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Feminist noise-punks Perfect Pussy won't let you ruin this for them

Pussy Galore

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When I ask Meredith Graves, singer of noisy punk band Perfect Pussy, about how she swirled drops of her menstrual blood into 300 copies of a limited-edition vinyl pressing of the band's new album Say Yes to Love, she just shrugs it off: "It really wasn't that big of a deal."

Graves' nonchalant response made me feel foolish for asking. I assumed someone would've balked at her idea — after all, we still live in a world where commercials use a delicate light blue fluid to advertise how absorbent a pad can be. But nope.

"There are a couple other young female artists that are working with the motif of menstruation, and they're getting shit for it, too," she continues. "Arvida Byström and Petra Collins have both worked within the last year or two with young women menstruating in art. And then I think about the history of using blood in performance art like Marina Abramovic or even Yoko Ono. One of her pieces is called Blood Piece [laughs]. It's not that weird, and it's not just me. It was something to do because it seemed interesting."

Yes, Perfect Pussy's bold band name and blood-imbued records (which sold out, by the way) have earned the new Syracuse-based quintet some sudden Internet attention, but those aren't the only reasons why they're noteworthy. Say Yes to Love is one of the most daring records to be released this year. The songs — cathartically reckless nests of hardcore structures, melody and massive distortion — are simultaneously pissed off, vulnerable and triumphant.

As a storm of sound beats down around her — created by bassist Greg Ambler, drummer Garrett Koloski, guitarist Ray McAndrew and keyboardist Shaun Sutkus — Graves takes to the microphone with the same rare combination of playfulness and dead-serious urgency that you so often hear in the voice of Bikini Kill's Kathleen Hanna. Even when she's saying blunt, uncomfortable truths — as in "Work," when she cries out, "I know I can hurt me / Far worse than you can hurt me," as though she's abused herself many times over — there's still an undeniable element of celebration.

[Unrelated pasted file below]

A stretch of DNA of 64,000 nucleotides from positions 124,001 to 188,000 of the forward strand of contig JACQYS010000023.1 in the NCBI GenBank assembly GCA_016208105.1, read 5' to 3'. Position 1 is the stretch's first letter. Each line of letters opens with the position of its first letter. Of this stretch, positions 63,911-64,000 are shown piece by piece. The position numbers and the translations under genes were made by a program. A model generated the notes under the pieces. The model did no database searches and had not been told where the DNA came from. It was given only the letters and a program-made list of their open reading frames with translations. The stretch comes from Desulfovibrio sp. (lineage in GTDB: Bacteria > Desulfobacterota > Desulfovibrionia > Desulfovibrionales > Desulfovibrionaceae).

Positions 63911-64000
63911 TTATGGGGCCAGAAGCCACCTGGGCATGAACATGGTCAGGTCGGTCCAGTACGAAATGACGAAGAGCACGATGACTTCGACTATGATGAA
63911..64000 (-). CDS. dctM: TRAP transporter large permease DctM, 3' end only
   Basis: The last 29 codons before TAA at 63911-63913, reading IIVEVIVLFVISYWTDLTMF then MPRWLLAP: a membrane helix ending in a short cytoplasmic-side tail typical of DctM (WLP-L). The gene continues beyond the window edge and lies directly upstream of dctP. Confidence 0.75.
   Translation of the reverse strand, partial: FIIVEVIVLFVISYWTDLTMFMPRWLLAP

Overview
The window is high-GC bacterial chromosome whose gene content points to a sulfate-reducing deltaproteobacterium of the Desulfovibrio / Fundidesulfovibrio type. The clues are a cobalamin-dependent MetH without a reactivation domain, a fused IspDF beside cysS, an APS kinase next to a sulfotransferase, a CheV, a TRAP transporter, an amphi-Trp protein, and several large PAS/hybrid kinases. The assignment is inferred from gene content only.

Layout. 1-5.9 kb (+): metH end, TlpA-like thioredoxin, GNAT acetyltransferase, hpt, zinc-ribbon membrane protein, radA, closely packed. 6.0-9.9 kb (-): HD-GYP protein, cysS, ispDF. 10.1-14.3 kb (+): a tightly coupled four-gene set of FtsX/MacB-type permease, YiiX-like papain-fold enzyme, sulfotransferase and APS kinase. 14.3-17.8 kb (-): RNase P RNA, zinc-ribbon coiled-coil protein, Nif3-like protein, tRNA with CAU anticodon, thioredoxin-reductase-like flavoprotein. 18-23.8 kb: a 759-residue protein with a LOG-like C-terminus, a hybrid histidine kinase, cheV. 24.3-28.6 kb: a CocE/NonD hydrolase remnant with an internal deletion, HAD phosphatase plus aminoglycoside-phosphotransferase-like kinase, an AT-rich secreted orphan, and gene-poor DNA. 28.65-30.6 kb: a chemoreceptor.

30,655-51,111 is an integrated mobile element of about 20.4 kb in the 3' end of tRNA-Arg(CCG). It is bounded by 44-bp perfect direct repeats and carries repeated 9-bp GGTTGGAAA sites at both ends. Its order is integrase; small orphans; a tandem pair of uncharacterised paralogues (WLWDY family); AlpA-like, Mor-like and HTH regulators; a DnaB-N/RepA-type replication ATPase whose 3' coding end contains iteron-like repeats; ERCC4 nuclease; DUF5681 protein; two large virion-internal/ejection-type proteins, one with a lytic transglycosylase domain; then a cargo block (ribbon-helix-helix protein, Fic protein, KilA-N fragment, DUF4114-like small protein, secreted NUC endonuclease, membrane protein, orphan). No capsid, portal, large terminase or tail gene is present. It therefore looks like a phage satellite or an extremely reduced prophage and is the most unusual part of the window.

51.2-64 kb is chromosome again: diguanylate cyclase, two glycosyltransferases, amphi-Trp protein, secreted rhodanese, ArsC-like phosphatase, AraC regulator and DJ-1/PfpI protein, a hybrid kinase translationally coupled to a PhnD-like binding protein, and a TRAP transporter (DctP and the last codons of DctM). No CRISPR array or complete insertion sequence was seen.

"The happiness comes from finally having a group of people that you can be safe talking about those things around," Graves says. "The music is joyous because I finally feel this way. When we're onstage at night, we look at each other so much, and sometimes we'll be standing there playing and I'll notice that all of our backs are turned to the audience. I love the fact that when it feels like we're playing a show it feels like we're just playing for each other."

Even so, there's still an element of shittiness that can come with being a woman in a band, especially one so charged and direct as Perfect Pussy. That's especially true when it's a band that has gotten as popular as quickly as Perfect Pussy has. They've been together for roughly a year, but they are already receiving lots of national attention — some of it from seemingly unlikely sources like NPR — and that combination all but ensures haters will work overtime against the Pussy. But Graves is standing her ground.

"There are different levels of abuse," Graves says. "Catcalling is a form of abuse. If a woman says something against it and then they get called a bitch or a cunt, that's the second level of that. That's what happens to me. I don't get sexualized. I get, 'I hope she gets killed.'

"I don't really care anymore," she continues. "I stopped reading people's opinions about my band about two months ago. It's the most liberating thing I've ever done. There was a really good chance that if I kept reading [Internet comments] other people were going to ruin this for me, and I wasn't gonna let that happen."

Email Music@nashvillescene.com.

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